In a rare move for any airline, Air India in a public statement called the Directorate General of Civil Aviation’s (DGCA) decision “excessive” for suspending its pilot-in-command for three months for the urination incident on a New York-Delhi flight of November 2022, and announced that it will be helping him appeal against the order.
Six unions of airline employees, including those of Air India, such as its two pilot unions and a union of its cabin crew, also appealed to the DGCA to “review” its “harsh punishment” against Captain Narayan Ramprasad. At the same time, the unions raised serious questions over the lack of response from the Air India management and its senior officers after its pilot-in-command filed all reports “instantly upon landing” as well as for conducting an internal inquiry full of “inadequacies and inaccuracies” that also failed to provide the pilots and cabin crew an opportunity to appear before it, therefore, resulting in a “miscarriage of justice”.
“In light of the mitigating circumstances and the financial detriment already incurred by the crew during their period of de-rostering, Air India deems the license suspension of the Commander excessive and will be assisting him with an appeal,” Air India said in a statement, while announcing that it has closed its investigation into the November 26 incident.
On January 20, the DGCA announced that it was levying a fine of ?30 lakh on Air India, and suspending the pilot-in-command (PIC) for three months, as well as another fine of ?3 lakh on the airline’s director of in-flight services for failing to report the November 26 incident to it in accordance with the rules for the handling of unruly passengers.
The airline explained that it believed its pilot and cabin crew had acted in “good faith” and couldn’t have identified the accused passenger, Shankar Mishra, currently in judicial custody, as unruly since he was “calm, co-operative and did not appear intoxicated to the crew”, nor had he been served excessive alcohol by the crew.
Therefore, “in the judgment of the crew, the alleged perpetrator posed no risk to flight safety at any time”. It adds that since there had been a mutual settlement between the accused and the lady passenger who levelled allegations against him, and there were no eyewitnesses to the incident, to ask the crew to make a presumption of the accused’s guilt would be “contrary to natural justice”.
However, a disagreement between the airline’s management and its employees over the onus for reporting the incident to the DGCA and handing over the accused to the police is evident. Air India blamed its crew for failing to classify the incident as unruly as per the DGCA’s rules by not taking the lady passenger’s allegations at “face value”, as well as its ground staff for not challenging the crew’s assessment and not reporting the matter as an unruly incident. It said that this is why it has issued warning letters.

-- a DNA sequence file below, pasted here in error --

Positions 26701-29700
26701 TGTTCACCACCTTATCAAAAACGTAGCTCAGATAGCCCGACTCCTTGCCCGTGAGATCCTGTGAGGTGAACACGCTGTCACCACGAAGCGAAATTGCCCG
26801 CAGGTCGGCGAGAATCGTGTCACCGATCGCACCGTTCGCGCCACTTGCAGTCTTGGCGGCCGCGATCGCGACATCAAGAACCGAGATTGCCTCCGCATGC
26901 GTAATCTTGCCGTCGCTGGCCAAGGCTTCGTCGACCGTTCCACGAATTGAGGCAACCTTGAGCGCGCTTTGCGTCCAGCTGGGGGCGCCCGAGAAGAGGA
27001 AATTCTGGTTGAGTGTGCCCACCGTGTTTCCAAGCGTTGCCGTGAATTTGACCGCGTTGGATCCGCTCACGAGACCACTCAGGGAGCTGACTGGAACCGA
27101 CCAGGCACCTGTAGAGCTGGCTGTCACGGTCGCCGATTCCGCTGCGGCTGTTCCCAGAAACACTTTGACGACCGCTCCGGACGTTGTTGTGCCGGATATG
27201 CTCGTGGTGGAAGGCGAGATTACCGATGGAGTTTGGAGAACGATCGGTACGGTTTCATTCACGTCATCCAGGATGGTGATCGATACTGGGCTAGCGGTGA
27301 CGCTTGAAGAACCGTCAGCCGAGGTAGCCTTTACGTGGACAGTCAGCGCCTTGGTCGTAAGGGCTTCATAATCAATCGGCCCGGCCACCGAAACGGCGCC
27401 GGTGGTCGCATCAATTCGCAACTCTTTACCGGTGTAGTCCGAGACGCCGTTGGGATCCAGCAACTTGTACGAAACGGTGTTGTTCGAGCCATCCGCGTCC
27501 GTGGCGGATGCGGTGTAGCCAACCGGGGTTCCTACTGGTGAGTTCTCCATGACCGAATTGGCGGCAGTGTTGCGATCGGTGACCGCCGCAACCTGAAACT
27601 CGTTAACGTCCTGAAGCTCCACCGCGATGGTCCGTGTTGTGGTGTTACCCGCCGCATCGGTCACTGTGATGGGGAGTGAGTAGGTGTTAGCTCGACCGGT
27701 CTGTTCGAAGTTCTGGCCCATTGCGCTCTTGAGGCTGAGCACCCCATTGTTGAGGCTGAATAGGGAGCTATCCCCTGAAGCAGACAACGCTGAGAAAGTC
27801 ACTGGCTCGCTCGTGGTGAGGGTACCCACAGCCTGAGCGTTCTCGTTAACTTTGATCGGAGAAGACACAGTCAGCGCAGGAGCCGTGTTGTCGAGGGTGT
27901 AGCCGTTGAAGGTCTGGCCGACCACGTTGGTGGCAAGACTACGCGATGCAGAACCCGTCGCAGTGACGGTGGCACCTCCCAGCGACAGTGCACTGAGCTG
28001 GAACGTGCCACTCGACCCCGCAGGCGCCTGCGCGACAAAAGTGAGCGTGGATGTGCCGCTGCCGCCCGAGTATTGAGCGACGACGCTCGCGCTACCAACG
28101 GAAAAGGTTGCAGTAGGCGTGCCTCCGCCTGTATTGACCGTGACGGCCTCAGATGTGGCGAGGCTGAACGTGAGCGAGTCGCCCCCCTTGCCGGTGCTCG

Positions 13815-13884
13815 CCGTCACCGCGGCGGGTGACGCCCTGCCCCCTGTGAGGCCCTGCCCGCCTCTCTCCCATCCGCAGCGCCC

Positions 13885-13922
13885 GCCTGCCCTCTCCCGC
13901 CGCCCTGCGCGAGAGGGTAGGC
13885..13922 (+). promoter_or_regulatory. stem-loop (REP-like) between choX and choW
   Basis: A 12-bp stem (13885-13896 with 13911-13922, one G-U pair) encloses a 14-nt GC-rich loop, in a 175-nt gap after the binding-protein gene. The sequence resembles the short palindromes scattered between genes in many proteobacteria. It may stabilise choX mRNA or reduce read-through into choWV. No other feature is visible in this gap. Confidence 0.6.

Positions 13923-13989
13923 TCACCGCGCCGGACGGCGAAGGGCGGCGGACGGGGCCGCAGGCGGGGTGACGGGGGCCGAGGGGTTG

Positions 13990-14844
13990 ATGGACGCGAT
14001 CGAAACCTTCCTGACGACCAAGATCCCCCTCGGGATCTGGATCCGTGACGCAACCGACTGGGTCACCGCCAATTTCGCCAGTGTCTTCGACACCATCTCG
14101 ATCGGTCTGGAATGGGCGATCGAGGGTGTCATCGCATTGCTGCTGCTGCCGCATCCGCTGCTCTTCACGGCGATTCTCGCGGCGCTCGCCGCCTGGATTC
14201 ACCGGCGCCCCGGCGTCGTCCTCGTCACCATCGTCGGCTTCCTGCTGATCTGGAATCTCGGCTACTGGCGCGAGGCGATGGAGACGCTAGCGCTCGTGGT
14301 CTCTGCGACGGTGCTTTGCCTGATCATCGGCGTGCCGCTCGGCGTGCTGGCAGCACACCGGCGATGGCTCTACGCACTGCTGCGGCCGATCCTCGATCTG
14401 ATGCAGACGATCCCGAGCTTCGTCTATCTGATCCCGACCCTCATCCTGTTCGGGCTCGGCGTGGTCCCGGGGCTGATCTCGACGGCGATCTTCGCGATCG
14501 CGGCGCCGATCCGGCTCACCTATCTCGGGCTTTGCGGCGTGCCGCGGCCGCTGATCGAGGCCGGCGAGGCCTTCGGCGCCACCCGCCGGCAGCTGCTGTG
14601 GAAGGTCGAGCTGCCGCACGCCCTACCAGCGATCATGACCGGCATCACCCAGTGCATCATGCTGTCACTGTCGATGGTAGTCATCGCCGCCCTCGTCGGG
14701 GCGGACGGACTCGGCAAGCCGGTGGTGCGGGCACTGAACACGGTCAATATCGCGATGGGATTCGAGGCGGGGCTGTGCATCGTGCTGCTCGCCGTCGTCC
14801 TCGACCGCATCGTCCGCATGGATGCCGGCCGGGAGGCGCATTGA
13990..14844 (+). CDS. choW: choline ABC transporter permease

A separate joint letter from five of Air India’s employees’ unions, including those representing pilots, cabin crew, and a sixth union of national and international pilots, to the DGCA, appealed that the latter “withdraw the harsh punishment and suspension” of the PIC.
The unions questioned the basis of the DGCA’s decision when there were official reports and emails of the crew filed “immediately” after landing, and responses to the DGCA’s show cause notice.
The joint letter points a finger at the Air India management and its senior officers for failing to study reports, which they say the PIC filed immediately upon landing, and reporting the matter to the DGCA within the 12-hour window. While they backed the pilot, who the letter states acted purely on “facts” and on the non-existence of eyewitnesses, for not classifying the accused as unruly
It unions’ letter also punches holes in the report of the internal complaints committee constituted by Air India, which it says should be quashed, as there were “inaccuracies and inadequacies”, and because the report failed to provide an opportunity to the cabin crew and the PIC to appear before the panel.
The unions also warned that by making an example of the pilot, the regulator was setting a dangerous precedent, which would lead to an “anxious atmosphere” for the pilots, crew and travelling public as it would be expected that “there should be rigorous warning, restraining and handing over of likely innocent passengers merely based on allegations”.